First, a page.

Architectural designer Jerry Vis and wife Bettylou, a retired early childhood educator, carefully considered half a dozen estates in Ulster County, finally settling on a 1,100-square-foot, somewhat utilitarian farmhouse on Binnewater Road in Rosendale.
Built in 1905, and situated on six scenic acres with a winding shared driveway as the approach, they paid about $350,000 in 2007.
They've since put in about another $300,000 to gut, renovate, and expand the main house, add an art studio, carpentry workshop, and shed. There's also a vast permaculture garden and fruit forest.
It's now a superlative compound for the close-knit family, which includes three adult children and also Jerry's elderly father, who lives downstairs. "We made parts of the house quite a bit more elegant than it wanted to be originally, I suppose, with the large circular window in the dining room, but we adhered to the original lines, hence the cohesive feel," Vis adds.
Arts and Crafts, with New Built-Ins
"I'd describe this house as a typical Rosendale farmhouse for the period, slightly Arts and Crafts in style, probably a tenant house for the Hahn Farm," says Vis. "It has just the right amount of seclusion."
The house has wood siding and a large porch. There are three bedrooms upstairs. The two full baths are simple. Throughout the house, Vis has added special carpentry touches and built-ins, enhancing the Arts and Crafts flavor.
The once-simple house has worked well as a canvas for Vis's aggressive overhaul. "When we bought this house, it didn't have adequate insulation, so we added that, plus radiant heat," says Vis. "We've expanded to about 2,400 square feet in total, but you'd never know just from walking around inside which parts are new," he says.
"My husband amazes me with all the things he can do, all the details. I'm particularly fond of our bedroom, for which he made all the furniture. It's a serene adult sitting room, with a treetop view," says Bettylou. "Also my kitchen. It has a built-in compost receptacle. We call the pantry our 'cat apartment.' My spices stay organized. There's a place for everything."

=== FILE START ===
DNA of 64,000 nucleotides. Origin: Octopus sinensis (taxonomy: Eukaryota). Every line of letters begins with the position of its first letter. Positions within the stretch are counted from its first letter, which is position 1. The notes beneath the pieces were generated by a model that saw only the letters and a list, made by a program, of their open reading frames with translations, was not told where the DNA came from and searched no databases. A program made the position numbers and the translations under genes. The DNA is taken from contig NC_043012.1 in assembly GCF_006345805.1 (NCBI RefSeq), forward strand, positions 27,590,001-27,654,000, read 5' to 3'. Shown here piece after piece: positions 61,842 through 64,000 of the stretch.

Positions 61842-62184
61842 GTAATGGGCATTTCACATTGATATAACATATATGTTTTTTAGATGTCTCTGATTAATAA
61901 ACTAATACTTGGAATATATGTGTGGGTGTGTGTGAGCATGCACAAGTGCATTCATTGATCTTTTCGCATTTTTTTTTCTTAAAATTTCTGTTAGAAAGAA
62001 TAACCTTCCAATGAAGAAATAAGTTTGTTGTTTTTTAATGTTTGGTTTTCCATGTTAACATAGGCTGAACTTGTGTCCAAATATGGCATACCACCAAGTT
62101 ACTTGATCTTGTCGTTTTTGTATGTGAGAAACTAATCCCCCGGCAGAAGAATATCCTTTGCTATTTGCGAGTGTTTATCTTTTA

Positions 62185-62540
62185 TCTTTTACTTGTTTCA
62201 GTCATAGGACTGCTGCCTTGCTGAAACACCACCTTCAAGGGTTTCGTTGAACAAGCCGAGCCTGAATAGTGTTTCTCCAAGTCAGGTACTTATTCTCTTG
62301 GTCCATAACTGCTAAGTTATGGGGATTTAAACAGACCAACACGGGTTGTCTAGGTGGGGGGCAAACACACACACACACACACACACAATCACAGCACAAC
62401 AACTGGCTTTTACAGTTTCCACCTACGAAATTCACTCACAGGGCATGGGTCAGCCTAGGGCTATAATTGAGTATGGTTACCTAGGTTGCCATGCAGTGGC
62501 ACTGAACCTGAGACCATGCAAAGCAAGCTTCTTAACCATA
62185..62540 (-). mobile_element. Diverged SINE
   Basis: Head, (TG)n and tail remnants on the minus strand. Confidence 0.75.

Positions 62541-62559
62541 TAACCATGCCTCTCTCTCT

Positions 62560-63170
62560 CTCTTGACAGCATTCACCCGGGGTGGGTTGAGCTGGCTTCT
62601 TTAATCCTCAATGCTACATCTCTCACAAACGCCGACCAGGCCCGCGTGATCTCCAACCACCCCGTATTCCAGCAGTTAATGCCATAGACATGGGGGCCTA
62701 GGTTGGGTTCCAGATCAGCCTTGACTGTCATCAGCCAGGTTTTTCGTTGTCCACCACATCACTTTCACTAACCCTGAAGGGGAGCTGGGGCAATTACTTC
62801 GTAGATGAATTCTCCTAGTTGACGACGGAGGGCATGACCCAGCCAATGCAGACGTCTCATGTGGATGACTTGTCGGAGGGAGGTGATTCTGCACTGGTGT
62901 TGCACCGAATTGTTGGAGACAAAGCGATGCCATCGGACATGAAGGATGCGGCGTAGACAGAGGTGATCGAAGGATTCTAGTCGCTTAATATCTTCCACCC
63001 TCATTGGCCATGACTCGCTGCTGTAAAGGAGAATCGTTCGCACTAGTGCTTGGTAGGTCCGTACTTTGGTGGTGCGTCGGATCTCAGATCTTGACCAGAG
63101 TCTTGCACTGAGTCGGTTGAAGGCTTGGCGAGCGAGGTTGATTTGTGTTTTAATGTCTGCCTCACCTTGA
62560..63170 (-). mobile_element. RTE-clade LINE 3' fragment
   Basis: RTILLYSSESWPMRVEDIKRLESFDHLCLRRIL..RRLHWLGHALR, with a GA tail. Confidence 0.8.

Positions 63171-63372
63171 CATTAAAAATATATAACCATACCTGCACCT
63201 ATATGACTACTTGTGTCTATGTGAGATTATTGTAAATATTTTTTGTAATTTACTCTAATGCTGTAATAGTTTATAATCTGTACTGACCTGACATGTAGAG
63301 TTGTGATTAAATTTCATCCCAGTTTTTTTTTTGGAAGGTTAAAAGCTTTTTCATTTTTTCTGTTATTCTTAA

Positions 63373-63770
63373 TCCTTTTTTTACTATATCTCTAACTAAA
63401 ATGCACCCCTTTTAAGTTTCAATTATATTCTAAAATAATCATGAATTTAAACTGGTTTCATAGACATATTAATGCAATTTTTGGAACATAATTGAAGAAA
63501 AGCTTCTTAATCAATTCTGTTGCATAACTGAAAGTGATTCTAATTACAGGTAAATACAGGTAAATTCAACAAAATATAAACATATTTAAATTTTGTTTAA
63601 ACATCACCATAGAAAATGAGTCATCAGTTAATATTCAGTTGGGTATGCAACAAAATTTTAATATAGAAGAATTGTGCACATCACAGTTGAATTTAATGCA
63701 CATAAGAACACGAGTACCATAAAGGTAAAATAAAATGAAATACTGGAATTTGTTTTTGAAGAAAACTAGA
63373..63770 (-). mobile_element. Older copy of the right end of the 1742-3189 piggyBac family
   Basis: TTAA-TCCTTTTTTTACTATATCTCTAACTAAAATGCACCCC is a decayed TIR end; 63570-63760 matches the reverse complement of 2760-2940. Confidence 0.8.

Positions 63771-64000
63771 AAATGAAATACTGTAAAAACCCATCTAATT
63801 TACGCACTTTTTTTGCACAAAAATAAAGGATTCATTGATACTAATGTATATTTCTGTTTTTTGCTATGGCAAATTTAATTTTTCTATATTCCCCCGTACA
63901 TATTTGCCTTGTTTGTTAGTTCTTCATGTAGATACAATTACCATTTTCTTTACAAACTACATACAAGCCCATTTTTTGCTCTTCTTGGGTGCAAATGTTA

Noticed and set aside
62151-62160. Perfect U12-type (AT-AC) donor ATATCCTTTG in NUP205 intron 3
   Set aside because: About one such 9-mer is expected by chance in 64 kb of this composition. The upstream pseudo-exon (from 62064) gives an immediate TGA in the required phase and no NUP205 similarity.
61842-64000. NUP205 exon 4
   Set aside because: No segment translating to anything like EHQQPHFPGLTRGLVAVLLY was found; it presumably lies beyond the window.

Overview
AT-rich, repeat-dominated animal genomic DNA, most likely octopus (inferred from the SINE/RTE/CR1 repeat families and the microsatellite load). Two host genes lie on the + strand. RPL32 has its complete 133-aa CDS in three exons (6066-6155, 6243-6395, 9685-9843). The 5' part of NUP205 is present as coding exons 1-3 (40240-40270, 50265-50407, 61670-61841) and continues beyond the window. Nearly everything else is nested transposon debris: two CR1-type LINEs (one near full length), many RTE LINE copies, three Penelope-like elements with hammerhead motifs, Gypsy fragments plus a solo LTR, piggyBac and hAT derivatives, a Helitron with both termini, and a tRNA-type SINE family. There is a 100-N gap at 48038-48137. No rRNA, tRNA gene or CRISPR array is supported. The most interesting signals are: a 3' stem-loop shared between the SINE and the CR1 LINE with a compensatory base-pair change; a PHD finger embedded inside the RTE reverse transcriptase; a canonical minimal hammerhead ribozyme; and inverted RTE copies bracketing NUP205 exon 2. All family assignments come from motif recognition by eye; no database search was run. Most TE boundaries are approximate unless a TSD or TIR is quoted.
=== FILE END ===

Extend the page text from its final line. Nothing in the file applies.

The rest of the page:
Hold the White Paint
"We'd been living in Goshen, but I'd wanted to live Ulster County since college. We also spend every summer on Monhegan, an island in Maine; we like the rural life and appreciate natural beauty in our surroundings," says Vis, who is also an accomplished painter.
Accessible only by ferry, Monhegan is known as an arts colony; the Vis family has gone there every summer since 1979. "On Monhegan, we rent. If I owned a home there, I'd constantly tinker with it, the way I do here," he says. "I grew up in Paterson, New Jersey, I'm not one of those people who grew up vacationing in Maine, but a friend introduced me to the island years ago and now it's just part of our identity." It's also proved a good place to meet prospective clients, says Vis, who has worked on homes from Virginia to Monhegan.
"I have the soul of a painter," says Vis, described as a "master of color" by Upstream Gallery in Dobbs Ferry, which exhibited a show of his recent work in November. "That's why you don't see white on the walls of my house. I think it drains everything around it. Lots of white often doesn't look right in a period house, either. We've used a pale butternut on the walls of our living room. It creates a rich warm tone," says Vis.